ABSTRACT: The rapid emergence of laparoscopic surgery over the past decade has highlighted the need for teaching and assessing laparoscopic manipulative skills. Most analyses consist of a measurement of the time to complete a specified task and a subjective assessment by an observer. Objective assessments of accuracy in the performance of manipulative skills have been lacking. To quantify both speed and accuracy during laparoscopic skill performance, we have developed a skills assessment device (SAD) using a laparoscopic simulator platform and computer-based skills assessment software that precisely measures an instrument's movement during performance of timed laparoscopic manipulations. The SAD device measures the time necessary for an operator to complete a task, and the movements of the working end of laparoscopic instruments in three dimensions. Ten nonsurgeons performed 10 repetitions of a standardized laparoscopic manipulation. Data were captured in real time for both hands on a personal computer. Accuracy was determined by calculating the sum of all distances traveled. Duration was measured in seconds. Results are group means. The time necessary to perform defined laparoscopic manipulative skills improved dramatically during the first 3 repetitions and then stabilized. However, accuracy of manipulations continued to improve over all 10 repetitions. When untrained subjects are learning a laparoscopic manipulative task, measurement of time alone fails to account for the more protracted learning curve for accuracy. Therefore, devices and training programs that fail to consider objective assessments of accuracy may overestimate laparoscopic proficiency.The American Journal of Surgery 07/2001; 181(6):547-50. · 2.52 Impact Factor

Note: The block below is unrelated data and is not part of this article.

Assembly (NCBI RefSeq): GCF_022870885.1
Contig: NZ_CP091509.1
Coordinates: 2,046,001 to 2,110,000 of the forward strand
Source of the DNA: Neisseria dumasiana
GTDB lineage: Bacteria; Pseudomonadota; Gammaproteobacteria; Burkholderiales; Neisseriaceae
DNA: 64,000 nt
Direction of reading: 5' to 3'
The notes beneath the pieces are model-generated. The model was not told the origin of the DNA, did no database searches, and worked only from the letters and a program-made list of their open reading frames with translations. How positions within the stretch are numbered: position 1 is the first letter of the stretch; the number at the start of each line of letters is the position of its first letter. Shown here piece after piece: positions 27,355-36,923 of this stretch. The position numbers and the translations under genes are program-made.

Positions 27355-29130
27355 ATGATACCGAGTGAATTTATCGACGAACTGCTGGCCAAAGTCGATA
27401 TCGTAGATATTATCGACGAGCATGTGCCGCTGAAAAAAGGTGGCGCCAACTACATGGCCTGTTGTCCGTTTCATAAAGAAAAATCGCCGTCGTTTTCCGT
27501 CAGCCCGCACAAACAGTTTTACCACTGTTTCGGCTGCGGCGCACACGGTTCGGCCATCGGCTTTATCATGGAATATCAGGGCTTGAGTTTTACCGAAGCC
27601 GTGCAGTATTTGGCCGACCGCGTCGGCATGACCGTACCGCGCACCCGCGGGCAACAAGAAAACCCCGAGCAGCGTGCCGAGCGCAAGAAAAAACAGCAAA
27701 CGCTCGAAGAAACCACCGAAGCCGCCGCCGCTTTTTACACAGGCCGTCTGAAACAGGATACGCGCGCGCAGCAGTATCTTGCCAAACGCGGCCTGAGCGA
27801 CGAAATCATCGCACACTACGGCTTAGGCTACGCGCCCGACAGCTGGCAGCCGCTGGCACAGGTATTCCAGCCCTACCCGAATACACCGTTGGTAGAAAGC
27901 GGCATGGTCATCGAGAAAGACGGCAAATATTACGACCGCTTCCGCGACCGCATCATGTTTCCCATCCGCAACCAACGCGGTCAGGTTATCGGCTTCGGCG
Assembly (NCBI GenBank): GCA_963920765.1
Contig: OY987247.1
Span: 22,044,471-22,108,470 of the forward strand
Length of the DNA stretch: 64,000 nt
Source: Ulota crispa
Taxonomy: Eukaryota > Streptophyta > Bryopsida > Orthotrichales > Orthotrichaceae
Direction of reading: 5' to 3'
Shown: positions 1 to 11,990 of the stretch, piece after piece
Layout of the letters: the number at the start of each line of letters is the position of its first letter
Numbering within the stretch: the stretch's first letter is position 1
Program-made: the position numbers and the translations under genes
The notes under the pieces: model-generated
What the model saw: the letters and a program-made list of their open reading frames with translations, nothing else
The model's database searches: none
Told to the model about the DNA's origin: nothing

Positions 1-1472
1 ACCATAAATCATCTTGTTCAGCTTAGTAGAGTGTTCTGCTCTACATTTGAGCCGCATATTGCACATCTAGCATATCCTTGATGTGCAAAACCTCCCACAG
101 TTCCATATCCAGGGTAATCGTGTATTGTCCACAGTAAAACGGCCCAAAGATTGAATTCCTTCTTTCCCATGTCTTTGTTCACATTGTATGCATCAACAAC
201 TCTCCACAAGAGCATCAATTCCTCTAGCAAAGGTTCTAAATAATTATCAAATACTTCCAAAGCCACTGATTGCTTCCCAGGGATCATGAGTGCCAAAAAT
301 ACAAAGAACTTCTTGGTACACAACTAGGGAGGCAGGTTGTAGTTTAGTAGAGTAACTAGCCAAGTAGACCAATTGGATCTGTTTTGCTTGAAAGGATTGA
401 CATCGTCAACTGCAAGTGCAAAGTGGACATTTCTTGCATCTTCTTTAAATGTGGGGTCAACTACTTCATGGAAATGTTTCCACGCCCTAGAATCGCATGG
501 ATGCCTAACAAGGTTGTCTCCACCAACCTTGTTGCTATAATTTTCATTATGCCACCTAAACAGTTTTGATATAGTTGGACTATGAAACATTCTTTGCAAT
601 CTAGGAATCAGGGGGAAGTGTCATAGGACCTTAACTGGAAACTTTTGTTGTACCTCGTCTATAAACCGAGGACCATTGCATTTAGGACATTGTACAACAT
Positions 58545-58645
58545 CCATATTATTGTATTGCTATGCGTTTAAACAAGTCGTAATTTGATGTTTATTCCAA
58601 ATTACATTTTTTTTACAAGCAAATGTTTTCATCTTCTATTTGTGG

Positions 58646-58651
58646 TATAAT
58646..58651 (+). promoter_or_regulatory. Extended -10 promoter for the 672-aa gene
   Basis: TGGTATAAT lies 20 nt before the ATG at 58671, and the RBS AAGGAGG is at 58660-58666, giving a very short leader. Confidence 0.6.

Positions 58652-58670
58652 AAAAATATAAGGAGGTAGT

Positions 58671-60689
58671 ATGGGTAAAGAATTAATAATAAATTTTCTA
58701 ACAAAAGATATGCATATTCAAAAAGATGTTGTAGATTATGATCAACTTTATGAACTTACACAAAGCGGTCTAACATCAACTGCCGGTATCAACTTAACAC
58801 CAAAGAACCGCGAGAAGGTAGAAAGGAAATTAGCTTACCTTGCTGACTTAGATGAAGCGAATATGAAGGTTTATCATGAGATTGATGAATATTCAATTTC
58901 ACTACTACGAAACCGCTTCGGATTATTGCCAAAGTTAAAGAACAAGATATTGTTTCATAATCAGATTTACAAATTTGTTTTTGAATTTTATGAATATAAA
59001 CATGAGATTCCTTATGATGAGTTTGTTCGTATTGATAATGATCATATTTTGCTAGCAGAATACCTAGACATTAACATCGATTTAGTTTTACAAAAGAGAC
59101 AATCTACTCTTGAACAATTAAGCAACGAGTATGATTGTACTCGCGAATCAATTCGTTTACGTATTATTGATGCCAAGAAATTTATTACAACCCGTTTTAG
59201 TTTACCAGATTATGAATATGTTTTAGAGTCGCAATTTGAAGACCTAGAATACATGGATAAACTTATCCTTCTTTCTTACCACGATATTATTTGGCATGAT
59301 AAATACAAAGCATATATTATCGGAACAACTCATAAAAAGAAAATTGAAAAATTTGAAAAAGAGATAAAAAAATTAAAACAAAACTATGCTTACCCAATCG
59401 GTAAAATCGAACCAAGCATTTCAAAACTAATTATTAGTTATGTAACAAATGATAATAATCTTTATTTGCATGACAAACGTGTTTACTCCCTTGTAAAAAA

- [show abstract] [hide abstract]